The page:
Exhibitions of modern French art and their influence on collectors in Britain 1870–1918: the Davies sisters in context
Author: Korn, Madeleine
Source: Journal of the History of Collections, Volume 16, Number 2, November 2004 , pp. 191-218(28)
Publisher: Oxford University Press
Abstract:This article examines the context in which two exhibitions took place: the ‘Loan Exhibition of Paintings’, held in Cardiff and Bath in 1913; and ‘The Pictures, Prints and Art Objects in the Permanent and Loan Collection’, held at the Victoria Art Gallery in Bath in 1918. It was to these two shows that Gwendoline and Margaret Davies lent a number of modern foreign works. These two exhibitions are considered in relation to the history of the British public's exposure to modern French art and their influence on British collectors. It will be argued that the 1913 exhibition, which included works by the French Impressionists, was not the first but one of a series of public displays of French Impressionism in Britain dating back to 1870, while the 1918 exhibition was much more innovative through its inclusion of Post-Impressionist art.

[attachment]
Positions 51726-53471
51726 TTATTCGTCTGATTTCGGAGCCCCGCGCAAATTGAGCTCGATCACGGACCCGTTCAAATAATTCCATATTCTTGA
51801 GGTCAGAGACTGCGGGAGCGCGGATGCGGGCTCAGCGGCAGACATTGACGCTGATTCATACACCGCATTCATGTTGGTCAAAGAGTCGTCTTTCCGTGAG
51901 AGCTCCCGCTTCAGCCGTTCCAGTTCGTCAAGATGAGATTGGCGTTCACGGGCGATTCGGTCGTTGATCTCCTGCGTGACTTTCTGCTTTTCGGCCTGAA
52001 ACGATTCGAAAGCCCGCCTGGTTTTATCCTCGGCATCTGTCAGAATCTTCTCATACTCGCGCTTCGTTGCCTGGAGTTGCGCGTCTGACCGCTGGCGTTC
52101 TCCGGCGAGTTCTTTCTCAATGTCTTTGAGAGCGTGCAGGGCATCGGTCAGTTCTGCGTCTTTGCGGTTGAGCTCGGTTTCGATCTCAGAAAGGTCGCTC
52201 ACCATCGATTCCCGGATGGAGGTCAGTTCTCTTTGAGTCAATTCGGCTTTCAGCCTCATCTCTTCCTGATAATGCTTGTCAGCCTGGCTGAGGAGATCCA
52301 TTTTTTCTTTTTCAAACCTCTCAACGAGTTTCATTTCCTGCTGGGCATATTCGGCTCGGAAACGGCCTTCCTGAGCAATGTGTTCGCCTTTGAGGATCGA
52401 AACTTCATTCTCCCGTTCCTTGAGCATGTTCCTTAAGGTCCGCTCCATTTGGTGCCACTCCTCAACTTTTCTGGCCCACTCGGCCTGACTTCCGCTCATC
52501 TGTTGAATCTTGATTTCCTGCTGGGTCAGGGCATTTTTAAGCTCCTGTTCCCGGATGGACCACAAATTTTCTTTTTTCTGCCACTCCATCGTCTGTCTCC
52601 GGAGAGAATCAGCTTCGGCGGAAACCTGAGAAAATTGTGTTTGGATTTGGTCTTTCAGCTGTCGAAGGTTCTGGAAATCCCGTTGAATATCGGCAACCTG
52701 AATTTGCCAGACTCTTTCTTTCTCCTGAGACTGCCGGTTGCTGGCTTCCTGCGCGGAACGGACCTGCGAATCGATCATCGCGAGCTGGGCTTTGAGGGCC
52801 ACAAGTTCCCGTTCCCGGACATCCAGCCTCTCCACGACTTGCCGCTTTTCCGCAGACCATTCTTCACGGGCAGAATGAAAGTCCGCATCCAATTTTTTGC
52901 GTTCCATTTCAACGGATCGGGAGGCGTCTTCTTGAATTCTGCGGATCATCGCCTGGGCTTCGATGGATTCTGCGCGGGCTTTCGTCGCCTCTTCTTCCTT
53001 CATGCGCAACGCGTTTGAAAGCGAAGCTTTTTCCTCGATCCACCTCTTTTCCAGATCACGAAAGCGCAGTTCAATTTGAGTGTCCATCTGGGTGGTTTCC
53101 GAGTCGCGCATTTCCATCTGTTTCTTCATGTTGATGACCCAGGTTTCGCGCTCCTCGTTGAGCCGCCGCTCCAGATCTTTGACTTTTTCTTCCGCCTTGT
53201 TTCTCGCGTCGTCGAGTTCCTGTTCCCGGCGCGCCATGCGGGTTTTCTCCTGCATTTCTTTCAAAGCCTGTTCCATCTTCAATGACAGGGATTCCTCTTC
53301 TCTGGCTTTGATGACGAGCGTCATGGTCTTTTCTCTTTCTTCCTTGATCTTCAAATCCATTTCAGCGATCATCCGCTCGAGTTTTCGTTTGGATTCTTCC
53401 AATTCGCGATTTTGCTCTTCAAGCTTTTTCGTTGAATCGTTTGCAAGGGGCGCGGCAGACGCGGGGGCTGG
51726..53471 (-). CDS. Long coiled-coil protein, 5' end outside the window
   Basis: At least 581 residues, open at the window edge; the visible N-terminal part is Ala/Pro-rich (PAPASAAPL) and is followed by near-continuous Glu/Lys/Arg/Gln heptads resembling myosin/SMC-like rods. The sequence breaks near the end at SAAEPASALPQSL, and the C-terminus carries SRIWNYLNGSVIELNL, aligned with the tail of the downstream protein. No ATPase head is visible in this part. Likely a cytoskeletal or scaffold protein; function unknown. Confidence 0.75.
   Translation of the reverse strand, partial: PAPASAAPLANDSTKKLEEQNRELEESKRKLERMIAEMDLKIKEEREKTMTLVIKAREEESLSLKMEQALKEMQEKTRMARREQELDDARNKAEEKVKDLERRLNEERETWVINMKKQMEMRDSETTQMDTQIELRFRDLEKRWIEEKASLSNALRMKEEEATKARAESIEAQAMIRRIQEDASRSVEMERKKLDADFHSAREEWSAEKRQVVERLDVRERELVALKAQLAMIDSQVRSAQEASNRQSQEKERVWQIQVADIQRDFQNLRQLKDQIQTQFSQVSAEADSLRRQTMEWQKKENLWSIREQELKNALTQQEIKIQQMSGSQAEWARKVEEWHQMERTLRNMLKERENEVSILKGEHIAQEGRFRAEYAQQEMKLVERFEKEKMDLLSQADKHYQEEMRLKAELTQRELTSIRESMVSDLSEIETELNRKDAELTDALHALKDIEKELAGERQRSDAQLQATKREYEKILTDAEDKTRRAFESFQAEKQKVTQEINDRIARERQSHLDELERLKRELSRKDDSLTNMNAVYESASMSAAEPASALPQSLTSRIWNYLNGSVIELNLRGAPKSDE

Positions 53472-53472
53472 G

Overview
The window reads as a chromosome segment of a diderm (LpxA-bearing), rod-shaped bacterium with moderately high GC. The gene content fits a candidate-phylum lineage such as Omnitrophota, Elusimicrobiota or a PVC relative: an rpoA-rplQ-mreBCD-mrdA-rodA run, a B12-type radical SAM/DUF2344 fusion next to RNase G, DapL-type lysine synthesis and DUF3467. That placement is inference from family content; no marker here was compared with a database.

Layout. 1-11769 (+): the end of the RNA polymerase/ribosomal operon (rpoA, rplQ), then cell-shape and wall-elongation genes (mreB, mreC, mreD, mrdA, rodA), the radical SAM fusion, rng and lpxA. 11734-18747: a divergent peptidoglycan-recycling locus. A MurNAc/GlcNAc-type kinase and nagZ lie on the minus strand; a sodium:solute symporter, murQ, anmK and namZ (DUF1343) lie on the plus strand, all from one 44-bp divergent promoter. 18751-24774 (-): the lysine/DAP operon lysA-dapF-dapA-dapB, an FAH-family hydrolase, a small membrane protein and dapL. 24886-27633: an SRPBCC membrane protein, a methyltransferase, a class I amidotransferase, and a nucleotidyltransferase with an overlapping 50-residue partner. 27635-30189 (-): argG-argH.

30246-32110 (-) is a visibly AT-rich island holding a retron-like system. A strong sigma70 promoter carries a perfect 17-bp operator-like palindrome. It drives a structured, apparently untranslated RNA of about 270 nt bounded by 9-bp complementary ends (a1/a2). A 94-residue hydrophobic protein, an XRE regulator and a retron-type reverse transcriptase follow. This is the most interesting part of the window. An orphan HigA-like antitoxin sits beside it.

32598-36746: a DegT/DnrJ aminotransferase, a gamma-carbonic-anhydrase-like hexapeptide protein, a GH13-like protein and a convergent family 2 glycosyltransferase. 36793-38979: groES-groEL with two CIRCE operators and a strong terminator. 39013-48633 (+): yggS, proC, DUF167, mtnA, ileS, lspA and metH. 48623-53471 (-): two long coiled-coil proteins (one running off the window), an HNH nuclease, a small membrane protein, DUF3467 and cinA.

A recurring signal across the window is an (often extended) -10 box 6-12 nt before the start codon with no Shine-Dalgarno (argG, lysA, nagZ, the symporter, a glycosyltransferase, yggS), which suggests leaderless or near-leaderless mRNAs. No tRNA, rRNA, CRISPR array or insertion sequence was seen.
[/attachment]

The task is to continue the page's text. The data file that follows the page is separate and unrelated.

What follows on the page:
Document Type: Research Article
Publication date: November 2004
- The Journal of the History of Collections is dedicated to providing the clearest insight into all aspects of collecting activity. For centuries collecting has been the pursuit of princes and apothecaries, scholars and amatuers alike. Only recently, however, has the study of collections and their collectors become the subject of great multidisciplinary interest. The range of the Journal of the History of Collections embraces the contents of collections, the processes which initiated their formation, and the circumstances of the collectors themselves. As well as publishing original papers, the Journal includes listings of forthcoming events, conferences, and reviews of relevant publications and exhibitions, making it the most comprehensive source available on a subject of increasing interest and study.